“It really prevents people from living their lives,” Parikh says. The national affirmative asylum backlog has reached over one million cases, which means it could be years before Valwaa will know if she needs to trade the life she’s built here for one back home, which she says would be life-threatening as an out trans woman. 

Also Read: Migrants Struggle to Find Lawyers to Meet One Year Deadline to File for Asylum

Valwaa grew up in East Coast Demerara in an Indo-Guyanese household. As a child, she’d apply red lipstick, slip on her mother’s blue flared skirt and spin like a ballerina. She’d feel euphoric but could only dance when her parents, who had an old school disapproving mentality, were out of the house. 

On the streets, men would roll down car windows while Valwaa was waiting for the bus and scream “anti-man!” or women would suck their teeth when she’d browse bras at the shops. Every single day she’d hear a nasty comment that would cut like a machete right through her. 

Though in recent years the police have had training around LGBTQ+ issues, they taunted people from her community at local police stations or worse, sometimes became violent.

During high school, Valwaa began to realize she was a transgender woman. She’d later learn about the centuries-old hijra tradition in India — which includes transgender people who are often invited to bless community celebrations — but nobody in her family ever mentioned that history.

Valwaa  would go to the temple needing peace but instead encounter the same harassment.  “When you die, what are you going to tell God?” some would say to her face. Valwaa eventually stopped going.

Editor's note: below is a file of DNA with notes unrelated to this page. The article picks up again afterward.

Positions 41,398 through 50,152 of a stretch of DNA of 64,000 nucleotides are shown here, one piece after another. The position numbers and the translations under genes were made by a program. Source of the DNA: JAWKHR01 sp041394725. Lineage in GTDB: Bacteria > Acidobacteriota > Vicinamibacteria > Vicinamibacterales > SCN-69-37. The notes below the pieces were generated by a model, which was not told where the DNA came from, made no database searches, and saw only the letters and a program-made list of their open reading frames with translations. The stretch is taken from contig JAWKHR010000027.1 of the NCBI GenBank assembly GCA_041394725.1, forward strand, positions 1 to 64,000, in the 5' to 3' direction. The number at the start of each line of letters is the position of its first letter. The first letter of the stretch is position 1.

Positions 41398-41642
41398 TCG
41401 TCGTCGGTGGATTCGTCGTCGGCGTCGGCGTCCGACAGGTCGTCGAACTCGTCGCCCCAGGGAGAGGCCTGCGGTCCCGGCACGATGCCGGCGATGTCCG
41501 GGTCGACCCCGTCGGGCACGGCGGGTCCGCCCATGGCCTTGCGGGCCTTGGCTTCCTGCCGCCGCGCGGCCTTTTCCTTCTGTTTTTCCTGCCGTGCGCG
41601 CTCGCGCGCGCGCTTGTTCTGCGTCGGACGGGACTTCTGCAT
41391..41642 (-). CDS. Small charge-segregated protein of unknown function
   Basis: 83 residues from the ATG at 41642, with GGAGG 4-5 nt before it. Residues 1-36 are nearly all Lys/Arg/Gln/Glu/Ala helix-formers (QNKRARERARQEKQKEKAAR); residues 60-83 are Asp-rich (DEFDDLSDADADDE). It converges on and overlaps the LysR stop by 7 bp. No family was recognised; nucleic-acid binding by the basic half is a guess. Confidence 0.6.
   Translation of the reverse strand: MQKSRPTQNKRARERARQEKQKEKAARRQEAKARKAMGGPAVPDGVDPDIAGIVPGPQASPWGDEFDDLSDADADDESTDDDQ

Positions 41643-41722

At barbeques in cane fields with a group of older queer and trans friends who could cuss out haters, she’d experiment occasionally — trading her baggy male clothes for brightly colored outfits made entirely of spandex. Mostly, though, she didn’t want to risk it.

Also Read: LGBT in NYC: Where to Get Healthcare, Name Change Services and More

Her gaze instead drifted to New York, where she’d see social media posts of the Pride parade, and “burst with color” inside. In America, she could get her GED, go to college, and become a nurse despite being queasy around broken bones and blood. In Richmond Hill, home to the largest diaspora of Guyanese people in the U.S., she could walk down Liberty Ave., go into any bakery and eat a piece of salara coconut roll, its magenta swirl giving her sweet memories of home. 

‘Yes, I’m Olivia.’

On a walk down Liberty Ave. one day in the fall, Amin stops at the Guyanese-owned bakery Sybil’s that’s faced the “Welcome to Richmond Hill” sign for over 40 years.  Cookie, the current owner, hands him a bag of pine tarts on the house. “Exquisite,” Amin says.